This article was originally published on DigiconAsia.

As digital payments surge across the Asia Pacific region, so do incidences of ‘friendly fraud’. What can be done to counter this?

‘Friendly fraud’ may sound like a contradiction in terms, but it is in fact a serious and damaging problem for merchants and card issuers – and often a time-consuming headache for consumers too.

Friendly fraud occurs when someone makes a purchase with a credit or debit card and then later disputes the legitimate charge. There are various reasons why this may occur. One common cause is simple household miscommunication – for instance, children using a parent’s card to purchase apps or an in-game item.

Often though, it comes down to transaction confusion. According to a report by Ethoca and Aite Group, 77% of consumers said they have difficulty recognizing their transactions, while 96% – that’s nearly everyone – said that they would like more detailed bank statements.

Regardless of the cause, friendly fraud was estimated to have cost merchants up to US$50 billion in 2020. And while it has always been an issue, the rise in ecommerce over the past two years has led to payments being spread across multiple merchants and platforms, increasing the likelihood of consumer confusion, and driving the related rise in transaction disputes.  

The fallout of friendly fraud

The financial impact for issuers and merchants of dealing with friendly fraud is clear, and it’s not getting better any time soon. By 2022, global chargebacks are expected to reach volumes 47% higher than 2019 pre-pandemic levels, putting a renewed focus on the urgent need for issuers in Asia to tackle the problem.

But it’s not just the financial cost that is concerning. There’s also the reputational impact. Online shoppers today are increasingly sophisticated – and impatient. Most of us expect a seamless, transparent experience when we shop online, and demand an immediate response to disputed payments.

Delays, operational dissatisfaction and perceived poor customer service can quickly push consumers into the arms of alternative merchants. For card providers, friction-filled disputes can result in lost customers or less frequent use of their cards.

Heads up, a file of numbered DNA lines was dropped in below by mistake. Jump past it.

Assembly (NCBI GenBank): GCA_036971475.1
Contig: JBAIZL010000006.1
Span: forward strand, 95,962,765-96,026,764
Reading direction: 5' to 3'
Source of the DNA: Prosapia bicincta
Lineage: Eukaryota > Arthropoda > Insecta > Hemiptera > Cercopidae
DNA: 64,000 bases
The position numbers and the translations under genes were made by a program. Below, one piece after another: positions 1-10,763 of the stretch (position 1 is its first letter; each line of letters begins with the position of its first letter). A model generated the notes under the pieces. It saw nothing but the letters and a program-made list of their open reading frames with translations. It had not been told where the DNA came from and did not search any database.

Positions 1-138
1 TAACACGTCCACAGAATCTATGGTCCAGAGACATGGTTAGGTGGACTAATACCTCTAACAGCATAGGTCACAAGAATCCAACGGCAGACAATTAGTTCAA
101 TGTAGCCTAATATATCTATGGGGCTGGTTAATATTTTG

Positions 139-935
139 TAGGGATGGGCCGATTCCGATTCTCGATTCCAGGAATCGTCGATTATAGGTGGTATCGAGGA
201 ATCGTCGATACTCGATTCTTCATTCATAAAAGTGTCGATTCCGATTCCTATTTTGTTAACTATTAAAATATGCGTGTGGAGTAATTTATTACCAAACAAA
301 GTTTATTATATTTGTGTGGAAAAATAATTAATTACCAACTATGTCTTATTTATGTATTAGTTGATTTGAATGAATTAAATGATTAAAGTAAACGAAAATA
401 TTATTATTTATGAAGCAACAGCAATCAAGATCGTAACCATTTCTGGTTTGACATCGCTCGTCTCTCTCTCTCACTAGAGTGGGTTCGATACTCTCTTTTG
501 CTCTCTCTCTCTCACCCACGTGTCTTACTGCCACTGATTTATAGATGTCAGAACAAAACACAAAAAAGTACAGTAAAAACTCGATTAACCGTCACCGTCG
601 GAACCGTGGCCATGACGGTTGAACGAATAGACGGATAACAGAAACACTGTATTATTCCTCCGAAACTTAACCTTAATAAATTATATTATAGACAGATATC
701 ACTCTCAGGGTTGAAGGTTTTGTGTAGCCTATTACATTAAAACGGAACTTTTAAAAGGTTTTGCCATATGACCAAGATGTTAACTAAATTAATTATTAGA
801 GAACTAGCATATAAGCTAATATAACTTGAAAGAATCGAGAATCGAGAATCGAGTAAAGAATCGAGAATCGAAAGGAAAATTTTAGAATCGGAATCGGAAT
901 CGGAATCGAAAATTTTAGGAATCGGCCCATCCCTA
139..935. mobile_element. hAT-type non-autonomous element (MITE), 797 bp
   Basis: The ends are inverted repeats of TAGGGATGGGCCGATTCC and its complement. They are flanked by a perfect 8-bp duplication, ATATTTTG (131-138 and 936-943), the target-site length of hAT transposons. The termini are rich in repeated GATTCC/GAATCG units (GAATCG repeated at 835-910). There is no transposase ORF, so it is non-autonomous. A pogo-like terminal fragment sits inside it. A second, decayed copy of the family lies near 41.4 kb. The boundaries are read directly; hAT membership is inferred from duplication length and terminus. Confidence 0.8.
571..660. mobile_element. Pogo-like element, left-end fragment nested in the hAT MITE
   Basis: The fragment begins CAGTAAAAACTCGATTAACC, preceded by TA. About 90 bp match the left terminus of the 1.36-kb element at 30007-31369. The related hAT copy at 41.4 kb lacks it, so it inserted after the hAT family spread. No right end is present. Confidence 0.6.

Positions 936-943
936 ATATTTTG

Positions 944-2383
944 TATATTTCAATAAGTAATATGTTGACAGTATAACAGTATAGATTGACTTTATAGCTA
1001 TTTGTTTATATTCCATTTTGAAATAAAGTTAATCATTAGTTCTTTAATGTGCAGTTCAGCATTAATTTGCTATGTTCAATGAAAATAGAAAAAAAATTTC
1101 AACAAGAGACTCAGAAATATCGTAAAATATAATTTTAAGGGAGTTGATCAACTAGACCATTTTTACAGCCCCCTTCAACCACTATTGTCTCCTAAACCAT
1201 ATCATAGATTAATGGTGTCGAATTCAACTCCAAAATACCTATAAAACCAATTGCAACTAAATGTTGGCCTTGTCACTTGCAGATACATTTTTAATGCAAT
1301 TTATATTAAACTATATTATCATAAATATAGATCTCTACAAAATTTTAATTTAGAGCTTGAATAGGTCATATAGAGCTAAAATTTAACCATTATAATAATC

Standing by after checkout

Knowing that fraud and dispute claims are key “moments of truth” in relationships with consumers, what practical steps can we take to create a positive encounter that ultimately gains the cardholder’s trust and loyalty? First and foremost, we need to provide a better post-transaction experience, one that gives people greater clarity around their transactions.

This is a consumer pain point that we, as an industry, need to solve. That means offering user-friendly, self-serve tools that give cardholders instant access to clear information on their transactions such as the who, what, where and when of their purchases.

For example, statements that provide easy access to merchant names and locations, delivery dates and itemized receipts, alongside refund and returns information. Our research estimates that 25% of friendly fraud disputes could be avoided simply by giving cardholders more details about their purchases.

Seemingly small changes yield big rewards

While the solution to consumer confusion appears straightforward enough, implementing such changes across the highly complex financial ecosystem will require industry-wide cooperation.

At Mastercard, we are facilitating this collaboration through Consumer Clarity™, an initiative that aims to give cardholders more transparency around their purchases. Consumer Clarity has two components – Enhanced Transactions and Digital Receipts. Reflecting the collaborative, card-agnostic nature of the program, it covers card transactions from other payment networks besides Mastercard.

Enhanced Transactions provides on-demand rich merchant information to cardholders, including easy-to-recognize merchant names and logos and purchase location details. This additional information helps to significantly reduce unnecessary credit card chargeback disputes caused by transaction confusion.

Meanwhile, the Digital Receipts component presents consumers with fully digital receipts with itemized details of what they bought in a simple format (including merchant logos), resulting in up to 40% reduction in friendly fraud.

Ultimately, addressing the issue of friendly fraud by providing greater clarity around purchases is a win for everyone. Card issuers can improve the banking experience for their cardholders. By adding their logos, merchants can reduce their operating expenses, increase revenue and increase their brand exposure.

Finally, consumers can bid farewell to confusing statements and onerous disputes – with their card issuer (or family members) – and enjoy overall more convenient and frictionless shopping and banking experiences.